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House Committees Mark Up, Advance Build Back Better Act

September 17, 2021

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CONTACTS
Allyson Perleoni, Manager, Government Relations
Brett Roude, Legislative Analyst
Christa Wagner, Senior Legislative Analyst
Jason Kleinman, Senior Legislative Analyst, Govt. Relations

The House Energy and Commerce, Ways and Means, Veterans’ Affairs, and Judiciary Committees each completed marking up and approving provisions of the Build Back Better Act on Sept. 15. This follows the release of draft text and the start of committee markups during the week of Sept. 6 [refer to Washington Highlights, Sept. 10].

Following committee markups, AAMC President and CEO David J. Skorton, MD, and Chief Public Policy Officer Karen Fisher, JD, issued a press statement commending the committees for including many of academic medicine’s key health infrastructure priorities in the approved reconciliation text. “The proposed funding provided for these programs will help diversify the physician workforce, increase access to care for people in underserved urban and rural communities, take steps to prepare the nation to respond to public health emergencies, and address long-standing health inequities,” they stated.

The Ways and Means Committee advanced a provision that would create a new Pathway to Practice Training Program, providing scholarships for tuition and other fees to underrepresented and economically disadvantaged students planning to attend medical school, or a student participating in a postbaccalaureate program with the intention of applying to medical school. As terms of participating in the scholarship program, a student would be required to practice a year in a medically underserved area after residency for each year they receive the scholarship. The program would also provide 1,000 new Medicare-supported graduate medical education (GME) slots to teaching hospitals that achieve recognition by the Accreditation Council for Graduate Medical Education for certain training activities related to health equity.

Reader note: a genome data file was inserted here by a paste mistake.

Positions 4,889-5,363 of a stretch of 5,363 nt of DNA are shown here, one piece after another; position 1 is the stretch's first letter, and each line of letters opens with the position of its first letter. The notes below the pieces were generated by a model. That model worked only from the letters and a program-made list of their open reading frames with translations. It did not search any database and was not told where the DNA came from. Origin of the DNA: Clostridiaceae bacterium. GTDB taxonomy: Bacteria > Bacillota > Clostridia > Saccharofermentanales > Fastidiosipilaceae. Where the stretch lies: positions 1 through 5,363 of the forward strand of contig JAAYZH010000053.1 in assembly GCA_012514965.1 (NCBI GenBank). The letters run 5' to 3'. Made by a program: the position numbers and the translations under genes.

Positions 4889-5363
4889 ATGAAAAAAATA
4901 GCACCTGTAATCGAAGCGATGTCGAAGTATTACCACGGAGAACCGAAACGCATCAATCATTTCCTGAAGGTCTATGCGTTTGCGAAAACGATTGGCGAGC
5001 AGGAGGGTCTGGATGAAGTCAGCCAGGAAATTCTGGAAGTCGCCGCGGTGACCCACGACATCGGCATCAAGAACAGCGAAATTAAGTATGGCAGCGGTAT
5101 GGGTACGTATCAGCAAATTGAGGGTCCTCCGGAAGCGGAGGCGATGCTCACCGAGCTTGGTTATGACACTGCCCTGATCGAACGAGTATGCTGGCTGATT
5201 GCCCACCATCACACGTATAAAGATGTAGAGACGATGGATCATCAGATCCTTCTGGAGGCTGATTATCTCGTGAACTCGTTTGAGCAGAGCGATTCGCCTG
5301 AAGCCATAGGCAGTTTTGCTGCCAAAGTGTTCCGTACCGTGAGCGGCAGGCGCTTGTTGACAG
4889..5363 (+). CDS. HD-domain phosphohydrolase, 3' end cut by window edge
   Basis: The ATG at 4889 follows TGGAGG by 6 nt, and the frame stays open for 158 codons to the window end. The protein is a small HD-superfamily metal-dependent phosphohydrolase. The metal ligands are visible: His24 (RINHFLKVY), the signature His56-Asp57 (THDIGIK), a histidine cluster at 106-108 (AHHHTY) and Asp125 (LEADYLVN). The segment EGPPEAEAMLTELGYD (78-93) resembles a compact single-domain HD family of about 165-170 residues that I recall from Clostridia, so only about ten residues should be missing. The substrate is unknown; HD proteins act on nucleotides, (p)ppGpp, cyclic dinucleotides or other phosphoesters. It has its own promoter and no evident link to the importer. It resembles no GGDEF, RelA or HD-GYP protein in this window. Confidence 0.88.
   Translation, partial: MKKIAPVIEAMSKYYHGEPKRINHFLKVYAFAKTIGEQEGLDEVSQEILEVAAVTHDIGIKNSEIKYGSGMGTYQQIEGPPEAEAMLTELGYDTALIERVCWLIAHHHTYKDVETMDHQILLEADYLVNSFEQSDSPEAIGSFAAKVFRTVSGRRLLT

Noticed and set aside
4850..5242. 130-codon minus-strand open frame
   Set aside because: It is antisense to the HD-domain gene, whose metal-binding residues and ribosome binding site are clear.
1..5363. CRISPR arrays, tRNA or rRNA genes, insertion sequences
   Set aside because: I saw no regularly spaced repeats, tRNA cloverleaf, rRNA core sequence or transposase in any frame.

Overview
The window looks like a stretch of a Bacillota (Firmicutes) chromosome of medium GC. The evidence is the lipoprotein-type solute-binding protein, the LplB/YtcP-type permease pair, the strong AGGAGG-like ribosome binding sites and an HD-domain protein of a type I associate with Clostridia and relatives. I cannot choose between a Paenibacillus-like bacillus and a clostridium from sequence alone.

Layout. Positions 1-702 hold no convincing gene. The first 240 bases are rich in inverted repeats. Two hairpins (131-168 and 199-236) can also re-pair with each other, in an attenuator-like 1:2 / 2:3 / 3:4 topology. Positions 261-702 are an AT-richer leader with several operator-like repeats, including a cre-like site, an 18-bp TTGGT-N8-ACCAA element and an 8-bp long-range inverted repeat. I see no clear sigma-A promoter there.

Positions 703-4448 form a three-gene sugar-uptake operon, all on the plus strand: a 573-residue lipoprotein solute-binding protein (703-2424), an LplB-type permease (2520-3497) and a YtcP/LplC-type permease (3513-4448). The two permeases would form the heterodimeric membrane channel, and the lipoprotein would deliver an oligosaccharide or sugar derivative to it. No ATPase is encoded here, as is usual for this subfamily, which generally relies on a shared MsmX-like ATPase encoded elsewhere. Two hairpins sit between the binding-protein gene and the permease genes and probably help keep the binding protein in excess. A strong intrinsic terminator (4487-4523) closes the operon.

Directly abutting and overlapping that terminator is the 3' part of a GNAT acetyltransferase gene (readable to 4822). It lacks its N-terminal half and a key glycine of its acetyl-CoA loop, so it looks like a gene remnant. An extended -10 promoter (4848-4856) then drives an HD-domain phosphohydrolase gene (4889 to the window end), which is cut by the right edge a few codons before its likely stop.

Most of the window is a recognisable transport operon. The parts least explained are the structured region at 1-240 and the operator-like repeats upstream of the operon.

The House Energy and Commerce and Ways and Means bills both included a number of provisions to expand access to care to low-income individuals. Both bills addressed the Medicaid coverage gap in non-expansion states by temporarily expanding premium tax credits to individuals with incomes below 100% of the federal poverty level in 2022-2024. The Energy and Commerce Committee bill would then establish a federal Medicaid program beginning in 2025. It also includes a maintenance of effort requirement to incentivize current Medicaid expansion states to maintain Medicaid coverage at current eligibility levels.  

The Energy and Commerce bill permanently extends the Children’s Health Insurance Program (CHIP). It also requires 12 months of continuous eligibility for children in Medicaid and CHIP, which the AAMC, along with 215 other organizations, urged Congressional leadership to include in the package in a Sept. 14 letter. Additionally, the Ways and Means bill permanently extends the premium tax credits that were included in the American Rescue Plan [refer to Washington Highlights, March 12].